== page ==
This one gets 3.5 stars from me.

That’s all for now!

-M-

Wild Beauty

Wild Beauty by Anna-Marie McLemore is McLemore’s third young adult, magical realism novel.

For more than a hundred year the Nomeolvides women have worked the grounds of La Pradera, creating a lush wonderland of flowers. These gardens are lovely and enchanting and many a rich man will pay dearly for seeds in the hopes that their own gardens will one day bloom as beautifully. But the Nomeolvide women are more than they seem.

This family of females has been gifted with the ability to literally pull flowers out of the ground and if they don’t use their gifts, then their gifts will use them and bloom in sometimes destructive ways, often leaving them with the label: la bruja. But La Pradera has laid claim to them, giving them a home, a safe haven, but also taking from them their ability to leave without deathly consequences. On top of that, the Nomeolvides women are doomed to lose any they love too dearly–their men are taken from them, disappearing like smoke on a wind.

After generations of these vanishings, a strange boy appears out of no where and is a mystery to both the Nomeolvides women and to himself. What does this strange boys sudden arrival mean for the women? And when La Pradera itself is threatened, what will the women do, what will they risk, to learn the truth?

I really love this genre of magical realism; where we are living in this real world setting with real world problems but there is just a sprinkle of something magical thrown in. In the case of Wild Beauty a beautiful ability to grow flowers and a curse on love. It makes you wonder about the world around us and what might or might not be.

Now, I’ve read McLemore’s other magical realism books–The Weight of Feathers and When the Moon Was Ours. I just loved When the Moon Was Ours, it was magical in all the right places, touched on subjects many authors shy away from and was extremely well written. The Weight of Feathers on the other hand, just didn’t hold up. It lacked that pull and the characters weren’t my favorite. So, I figured Wild Beauty would probably lean one way or another and fortunately for me, toward the better.

Wild Beauty was just beautifully written. Much of the prose felt almost poetic, as lovely as the flowers the women grow. The book was romantic without smothering it’s reader. There was also this sense of mystery throughout the book that kept a good pace, where otherwise the story might have lagged.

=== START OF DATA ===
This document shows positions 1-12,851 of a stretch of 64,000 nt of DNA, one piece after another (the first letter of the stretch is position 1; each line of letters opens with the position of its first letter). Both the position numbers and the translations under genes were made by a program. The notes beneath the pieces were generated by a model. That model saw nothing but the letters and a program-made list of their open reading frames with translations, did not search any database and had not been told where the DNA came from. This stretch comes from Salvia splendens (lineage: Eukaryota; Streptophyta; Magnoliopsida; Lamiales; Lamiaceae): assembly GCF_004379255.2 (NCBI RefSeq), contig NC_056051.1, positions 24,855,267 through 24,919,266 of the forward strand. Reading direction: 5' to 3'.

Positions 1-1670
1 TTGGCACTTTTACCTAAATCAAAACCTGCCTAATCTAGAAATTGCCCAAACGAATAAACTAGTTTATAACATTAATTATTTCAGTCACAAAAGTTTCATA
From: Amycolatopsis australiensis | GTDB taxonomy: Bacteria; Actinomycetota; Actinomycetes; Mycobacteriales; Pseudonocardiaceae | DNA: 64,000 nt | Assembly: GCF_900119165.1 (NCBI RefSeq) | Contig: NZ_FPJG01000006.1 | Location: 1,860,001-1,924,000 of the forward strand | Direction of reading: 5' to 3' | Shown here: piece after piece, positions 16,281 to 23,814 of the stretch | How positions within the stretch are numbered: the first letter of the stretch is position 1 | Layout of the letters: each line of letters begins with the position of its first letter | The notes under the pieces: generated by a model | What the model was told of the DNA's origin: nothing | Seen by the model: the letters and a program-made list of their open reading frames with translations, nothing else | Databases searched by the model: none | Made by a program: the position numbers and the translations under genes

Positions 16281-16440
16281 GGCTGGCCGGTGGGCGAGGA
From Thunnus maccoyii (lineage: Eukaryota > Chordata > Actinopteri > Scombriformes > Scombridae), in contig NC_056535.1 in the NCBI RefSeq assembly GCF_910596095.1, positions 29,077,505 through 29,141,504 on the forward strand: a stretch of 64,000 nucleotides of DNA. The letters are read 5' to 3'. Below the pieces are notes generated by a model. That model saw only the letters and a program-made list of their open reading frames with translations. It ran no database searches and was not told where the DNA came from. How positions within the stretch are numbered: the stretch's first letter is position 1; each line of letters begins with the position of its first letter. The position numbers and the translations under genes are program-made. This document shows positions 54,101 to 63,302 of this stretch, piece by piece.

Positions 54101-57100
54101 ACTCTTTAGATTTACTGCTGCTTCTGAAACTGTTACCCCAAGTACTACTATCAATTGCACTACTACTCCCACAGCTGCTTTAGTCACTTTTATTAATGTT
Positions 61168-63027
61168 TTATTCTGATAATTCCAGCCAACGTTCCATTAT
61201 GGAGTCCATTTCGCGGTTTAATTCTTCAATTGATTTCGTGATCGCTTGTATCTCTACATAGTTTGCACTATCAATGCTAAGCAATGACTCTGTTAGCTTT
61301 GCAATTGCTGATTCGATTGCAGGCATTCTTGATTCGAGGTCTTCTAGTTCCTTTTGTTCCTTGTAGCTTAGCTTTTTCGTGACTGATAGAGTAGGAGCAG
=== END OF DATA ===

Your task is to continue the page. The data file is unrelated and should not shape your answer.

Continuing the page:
Ultimately, this was a quick read that met my expectations. This one gets 4 stars from me.

That’s all for now!

-M-

 

The Motion of Puppets

The Motion of Puppets by Keith Donohue is an adult fiction novel with just a little bit of magic coloring it’s pages. Newlyweds Kay and Theo are spending their summer in Québec; Theo working on his translations and Kay working as a background acrobat in the circus.

While walking the streets of Québec, Kay falls in love with an old puppet in an abandoned toy store. Almost every day she would stop and admire the puppet, wishing he was hers. While walking home from work one night Kay fears she is being followed and surprisingly, the lights are on in the toy store. Kay ducks in and her life is changed forever.

When Kay doesn’t come home, Theo looks for her everywhere and finally calls the police. With no clues and no suspects, Kay is truly missing without a trace. Theo begins to question their relationship and wonders if he ever truly knew his young wife. Regardless of his misgivings, Theo is unable to give Kay up and his search almost becomes obsession.

What happened to Kay? Will Theo be able to look past the ordinary and search for clues in unlikely places? Will there be an happily ever after for this separated couple?

I originally picked this one up because I’d read Donohue’s The Boy Who Drew Monsters and although it wasn’t one of my favorite reads, it was one that stayed with me for a long time.

The Motion of Puppets hit me in the same way as Donohue’s other novels. This book had a pretty slow start… and a pretty slow middle if I am being honest. This 250+ page book took me almost two weeks to read, which should tell you something. I was really intrigued by this world of puppets and was really looking forward to getting a peak behind the curtain. But until the end, I was sort of disappointed.

I felt the same way about Theo’s side of the story. His search for Kay, while heartfelt, was colored by his obsession with Muybridge. Yes, this probably has some deeper meaning/parallel to the life of a puppet, what with the focus on motion, but it just didn’t do much for me.

That being said the last 75 pages of this book was fantastic. Just like The Boy Who Drew Monsters the ending was a shock and extremely well done. The world of the puppets at the end was exactly what I wanted to see throughout the book. This dark, chaotic secret world was a feast for the mind.

Overall, this was a boring read with an interesting ending. This one gets a grudging three stars from me.

That’s all for now!

-M-